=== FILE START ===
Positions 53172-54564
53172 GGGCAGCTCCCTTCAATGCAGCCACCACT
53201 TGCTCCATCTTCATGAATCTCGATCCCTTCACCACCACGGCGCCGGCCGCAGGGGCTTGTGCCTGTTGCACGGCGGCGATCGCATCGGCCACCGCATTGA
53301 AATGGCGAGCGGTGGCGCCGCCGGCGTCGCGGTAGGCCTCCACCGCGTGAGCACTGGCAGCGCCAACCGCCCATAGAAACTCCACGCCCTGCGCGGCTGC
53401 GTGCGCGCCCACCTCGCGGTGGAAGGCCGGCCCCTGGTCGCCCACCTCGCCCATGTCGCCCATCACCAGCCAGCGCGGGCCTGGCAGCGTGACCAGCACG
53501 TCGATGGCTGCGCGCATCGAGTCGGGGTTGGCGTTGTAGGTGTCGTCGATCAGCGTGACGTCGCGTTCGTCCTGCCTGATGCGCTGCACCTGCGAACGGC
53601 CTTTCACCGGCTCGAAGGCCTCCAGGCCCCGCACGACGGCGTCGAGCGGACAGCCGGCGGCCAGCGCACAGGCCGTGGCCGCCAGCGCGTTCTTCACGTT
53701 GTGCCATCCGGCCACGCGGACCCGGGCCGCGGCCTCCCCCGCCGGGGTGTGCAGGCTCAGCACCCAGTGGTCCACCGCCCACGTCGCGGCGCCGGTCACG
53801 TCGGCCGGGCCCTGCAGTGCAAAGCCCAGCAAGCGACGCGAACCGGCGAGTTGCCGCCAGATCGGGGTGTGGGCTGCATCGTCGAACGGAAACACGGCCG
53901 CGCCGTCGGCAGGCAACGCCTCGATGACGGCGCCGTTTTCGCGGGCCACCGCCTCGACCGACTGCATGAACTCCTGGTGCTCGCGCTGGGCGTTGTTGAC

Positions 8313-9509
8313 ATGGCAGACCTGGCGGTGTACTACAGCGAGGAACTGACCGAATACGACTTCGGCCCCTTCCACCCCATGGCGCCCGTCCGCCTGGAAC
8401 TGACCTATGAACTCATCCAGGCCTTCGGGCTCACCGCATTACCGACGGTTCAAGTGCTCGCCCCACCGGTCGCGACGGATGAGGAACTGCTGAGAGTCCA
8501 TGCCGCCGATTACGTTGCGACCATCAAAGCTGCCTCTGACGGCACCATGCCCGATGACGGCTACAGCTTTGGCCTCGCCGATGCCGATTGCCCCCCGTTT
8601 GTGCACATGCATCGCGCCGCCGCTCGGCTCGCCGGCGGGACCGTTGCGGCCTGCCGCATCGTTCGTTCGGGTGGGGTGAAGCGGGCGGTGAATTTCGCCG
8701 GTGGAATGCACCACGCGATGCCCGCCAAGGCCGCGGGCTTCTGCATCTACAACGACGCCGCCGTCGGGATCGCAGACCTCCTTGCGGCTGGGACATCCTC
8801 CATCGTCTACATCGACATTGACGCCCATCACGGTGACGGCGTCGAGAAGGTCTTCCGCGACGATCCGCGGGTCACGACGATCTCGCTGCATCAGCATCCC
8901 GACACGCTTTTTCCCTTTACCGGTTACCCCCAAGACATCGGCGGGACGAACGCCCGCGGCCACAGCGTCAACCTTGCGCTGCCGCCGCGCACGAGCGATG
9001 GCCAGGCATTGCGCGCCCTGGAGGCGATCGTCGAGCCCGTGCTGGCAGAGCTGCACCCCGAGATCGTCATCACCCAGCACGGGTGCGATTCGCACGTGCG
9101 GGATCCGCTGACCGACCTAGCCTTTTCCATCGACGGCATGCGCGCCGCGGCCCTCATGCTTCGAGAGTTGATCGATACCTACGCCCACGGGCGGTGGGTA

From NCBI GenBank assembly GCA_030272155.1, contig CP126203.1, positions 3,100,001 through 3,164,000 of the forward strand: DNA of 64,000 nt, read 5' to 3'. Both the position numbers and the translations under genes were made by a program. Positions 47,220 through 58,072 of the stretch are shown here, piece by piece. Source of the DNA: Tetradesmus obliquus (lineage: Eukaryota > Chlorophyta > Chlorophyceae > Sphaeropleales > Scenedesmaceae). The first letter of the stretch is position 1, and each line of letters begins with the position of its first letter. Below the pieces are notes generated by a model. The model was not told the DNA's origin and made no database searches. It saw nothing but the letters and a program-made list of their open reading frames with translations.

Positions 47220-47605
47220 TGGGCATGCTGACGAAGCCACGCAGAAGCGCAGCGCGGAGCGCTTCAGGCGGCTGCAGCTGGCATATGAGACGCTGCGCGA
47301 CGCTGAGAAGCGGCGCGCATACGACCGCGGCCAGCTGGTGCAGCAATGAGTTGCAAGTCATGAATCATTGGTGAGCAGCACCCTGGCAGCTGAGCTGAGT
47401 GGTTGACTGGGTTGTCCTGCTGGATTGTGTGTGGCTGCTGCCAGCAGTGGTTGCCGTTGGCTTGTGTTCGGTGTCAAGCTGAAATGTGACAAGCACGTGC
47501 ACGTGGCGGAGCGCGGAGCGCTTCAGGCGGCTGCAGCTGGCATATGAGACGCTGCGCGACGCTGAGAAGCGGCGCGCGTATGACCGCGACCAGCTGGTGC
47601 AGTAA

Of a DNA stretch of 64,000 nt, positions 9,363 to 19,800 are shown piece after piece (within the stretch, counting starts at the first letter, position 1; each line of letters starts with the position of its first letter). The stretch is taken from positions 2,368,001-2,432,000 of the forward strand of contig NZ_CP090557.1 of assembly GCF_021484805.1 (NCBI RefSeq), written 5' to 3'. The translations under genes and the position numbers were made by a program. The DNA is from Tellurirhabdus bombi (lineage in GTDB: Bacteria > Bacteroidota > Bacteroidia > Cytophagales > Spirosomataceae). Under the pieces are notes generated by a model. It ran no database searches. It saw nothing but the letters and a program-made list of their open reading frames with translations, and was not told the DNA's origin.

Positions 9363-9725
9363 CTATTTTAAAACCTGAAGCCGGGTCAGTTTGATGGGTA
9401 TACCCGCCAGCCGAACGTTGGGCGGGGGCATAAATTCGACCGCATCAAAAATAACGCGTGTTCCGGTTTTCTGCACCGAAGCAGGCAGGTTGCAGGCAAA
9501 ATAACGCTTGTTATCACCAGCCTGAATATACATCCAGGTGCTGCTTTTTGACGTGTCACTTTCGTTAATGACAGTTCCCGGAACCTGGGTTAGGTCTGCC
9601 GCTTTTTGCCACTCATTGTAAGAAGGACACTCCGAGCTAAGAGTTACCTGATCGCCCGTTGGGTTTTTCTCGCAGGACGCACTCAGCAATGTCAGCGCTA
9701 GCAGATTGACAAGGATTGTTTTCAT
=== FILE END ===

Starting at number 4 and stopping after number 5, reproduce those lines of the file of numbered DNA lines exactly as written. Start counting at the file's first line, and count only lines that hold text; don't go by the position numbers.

53301 AATGGCGAGCGGTGGCGCCGCCGGCGTCGCGGTAGGCCTCCACCGCGTGAGCACTGGCAGCGCCAACCGCCCATAGAAACTCCACGCCCTGCGCGGCTGC
53401 GTGCGCGCCCACCTCGCGGTGGAAGGCCGGCCCCTGGTCGCCCACCTCGCCCATGTCGCCCATCACCAGCCAGCGCGGGCCTGGCAGCGTGACCAGCACG